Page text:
Learn Something New at the Old Connecticut State House in Hartford
Where can you find a two-headed calf, Mark Twain's bicycle, and an alligator dangling from the ceiling? At Connecticut's Old State House, of course. It took us a while to “discover” this museum – because sometimes it’s difficult to persuade kids that anything featuring the word “old” in the title can be enjoyable – but once we visited, we realized that this Hartford County attraction is a historical treasure and a fun destination. In fact, the kids became so immersed in one activity (keep reading) that only a bribe persuaded them to leave.
Located in downtown Hartford since 1796, the Old State House has been the crucial setting for many historical events, and it is easily recognizable by the golden statue of Lady Justice standing atop its dome. At this time, the exterior of the building is undergoing renovation, but don’t let the scaffolds deter you – the interior is beautiful and welcoming.
Visiting this National Historic Landmark certainly provides plenty of opportunities to learn. For example, older children interested in architecture will note the different construction styles: the exterior of the building features Federal style, the chamber is Victorian, and the halls and courtroom are Colonial Revival.
I recommend that you begin the tour with the legislative chambers, found on the second floor, especially if you have young children. They will probably quickly breeze through “the boring stuff” before sprinting to the nearby Museum of Natural and Other Curiosities. Though it’s a small room, the place makes a big impression: in addition to the two-headed calf (kids thought that was “cool”), you’ll see a two-headed fetal pig (simultaneously disturbing and intriguing) and an assortment of taxidermied animals and birds.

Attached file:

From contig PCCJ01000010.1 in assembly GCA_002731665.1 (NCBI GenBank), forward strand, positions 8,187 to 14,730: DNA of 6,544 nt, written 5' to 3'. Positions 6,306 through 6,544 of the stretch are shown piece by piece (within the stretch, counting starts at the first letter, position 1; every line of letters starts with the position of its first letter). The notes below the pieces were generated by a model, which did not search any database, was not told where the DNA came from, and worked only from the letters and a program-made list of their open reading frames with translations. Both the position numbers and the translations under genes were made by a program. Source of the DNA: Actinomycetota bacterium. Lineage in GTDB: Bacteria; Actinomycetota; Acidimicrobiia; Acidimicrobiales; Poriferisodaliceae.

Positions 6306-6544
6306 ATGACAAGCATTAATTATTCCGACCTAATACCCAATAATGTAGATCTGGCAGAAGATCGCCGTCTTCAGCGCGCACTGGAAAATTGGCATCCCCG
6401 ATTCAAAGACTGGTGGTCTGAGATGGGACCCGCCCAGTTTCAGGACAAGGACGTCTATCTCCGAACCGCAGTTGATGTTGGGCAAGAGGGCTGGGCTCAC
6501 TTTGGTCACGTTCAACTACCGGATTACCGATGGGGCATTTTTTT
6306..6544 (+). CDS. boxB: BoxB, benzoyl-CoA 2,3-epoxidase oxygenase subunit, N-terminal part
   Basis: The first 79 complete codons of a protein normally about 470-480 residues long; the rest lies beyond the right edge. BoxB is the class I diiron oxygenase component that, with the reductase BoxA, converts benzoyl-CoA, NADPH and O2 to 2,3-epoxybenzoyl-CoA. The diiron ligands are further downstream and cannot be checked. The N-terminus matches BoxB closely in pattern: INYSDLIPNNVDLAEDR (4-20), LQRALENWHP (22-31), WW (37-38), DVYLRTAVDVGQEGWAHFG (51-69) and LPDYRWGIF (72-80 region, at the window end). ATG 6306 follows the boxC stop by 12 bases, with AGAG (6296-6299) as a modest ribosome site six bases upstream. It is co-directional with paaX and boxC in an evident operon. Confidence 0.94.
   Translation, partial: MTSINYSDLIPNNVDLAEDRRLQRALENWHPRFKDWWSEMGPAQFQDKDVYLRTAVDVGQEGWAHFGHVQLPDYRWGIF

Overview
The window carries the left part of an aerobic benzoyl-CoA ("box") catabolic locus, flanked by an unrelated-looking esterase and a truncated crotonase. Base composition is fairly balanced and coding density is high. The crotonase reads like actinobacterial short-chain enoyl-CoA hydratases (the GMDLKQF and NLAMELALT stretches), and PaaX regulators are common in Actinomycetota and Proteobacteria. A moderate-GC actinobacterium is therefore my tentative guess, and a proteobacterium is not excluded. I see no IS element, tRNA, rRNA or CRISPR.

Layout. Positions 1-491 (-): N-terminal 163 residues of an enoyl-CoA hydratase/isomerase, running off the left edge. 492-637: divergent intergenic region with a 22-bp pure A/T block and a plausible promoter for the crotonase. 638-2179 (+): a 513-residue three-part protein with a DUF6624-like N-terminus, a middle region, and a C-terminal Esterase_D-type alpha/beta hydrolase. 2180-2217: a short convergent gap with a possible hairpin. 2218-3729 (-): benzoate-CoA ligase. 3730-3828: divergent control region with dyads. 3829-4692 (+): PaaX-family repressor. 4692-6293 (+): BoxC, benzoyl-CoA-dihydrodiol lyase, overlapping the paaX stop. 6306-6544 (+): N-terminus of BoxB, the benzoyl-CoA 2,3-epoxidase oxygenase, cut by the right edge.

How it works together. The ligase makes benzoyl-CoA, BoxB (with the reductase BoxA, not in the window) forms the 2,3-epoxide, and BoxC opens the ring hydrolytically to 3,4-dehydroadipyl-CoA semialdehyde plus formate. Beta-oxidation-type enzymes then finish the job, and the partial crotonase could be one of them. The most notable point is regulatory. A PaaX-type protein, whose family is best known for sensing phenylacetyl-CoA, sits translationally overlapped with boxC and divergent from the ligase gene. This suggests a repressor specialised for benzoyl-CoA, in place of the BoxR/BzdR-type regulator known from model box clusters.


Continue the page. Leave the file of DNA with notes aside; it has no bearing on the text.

Next, you can quickly browse the main level, which features a few oversized and historically important paintings, the old courtroom, and the gift shop. Then, head to the last and best area.
On the lower level you will find the Holcombe Center, a colorful space where children can explore hands-on history activities, design their own state house at a Lego table, and play in a replica of the Charter Oak. And it gets even better: on the same level you will find the Mortensen Gallery, where younger children will spend the most time.
Most of the exhibits here are interactive, such as designing a hotel sign, creating a quilt design, or playing dress-up with uniforms of Connecticut teams, including the Huskies, the Whalers and the Wolfpack.
The interactive “History is All Around Us” exhibit allows children to explore more than 300 years of history. They will be able to see the evolution of toys and housewares, learn about influential residents, and use wooden blocks to build Hartford through the centuries. The latter was by far my kids’ favorite activity. They spent nearly an hour imagining the city through the years, and it took an ice cream bribe (have you checked out the Harvest Country Store in West Hartford?) to get them to leave.
Overall, we enjoyed our visit to the Old State House and the morning spent here went by quickly. If you’re interested in spending the day in Hartford, there is plenty to do in the area. You can take a lunch break in the State House Square Food Court (across the street) where you can find Mexican and Chinese cuisines, pizza, a Dunkin Donuts, and fruit smoothies. Then you can continue your adventures at the nearby Wadsworth Atheneum (closed Mondays and Tuesdays), the Connecticut Science Center, or the Riverfront. All are just a short walk away.
A visit to the Old State House costs $6 per adult ($3 for AAA members) and $3 per child (free under age 6). Parking in the State House Square Garage at 55 Market Street and having your ticket validated in the museum will set you back $5 for the day. Overall, this is a really great deal for the opportunity to explore and enjoy our Capital City.
Connecticut’s Old State House is located at 800 Main Street, Hartford.
Places featured in this article:
Connecticut's Old State House
Wadsworth Atheneum Museum of Art
Connecticut Science Center
Harvest Country Store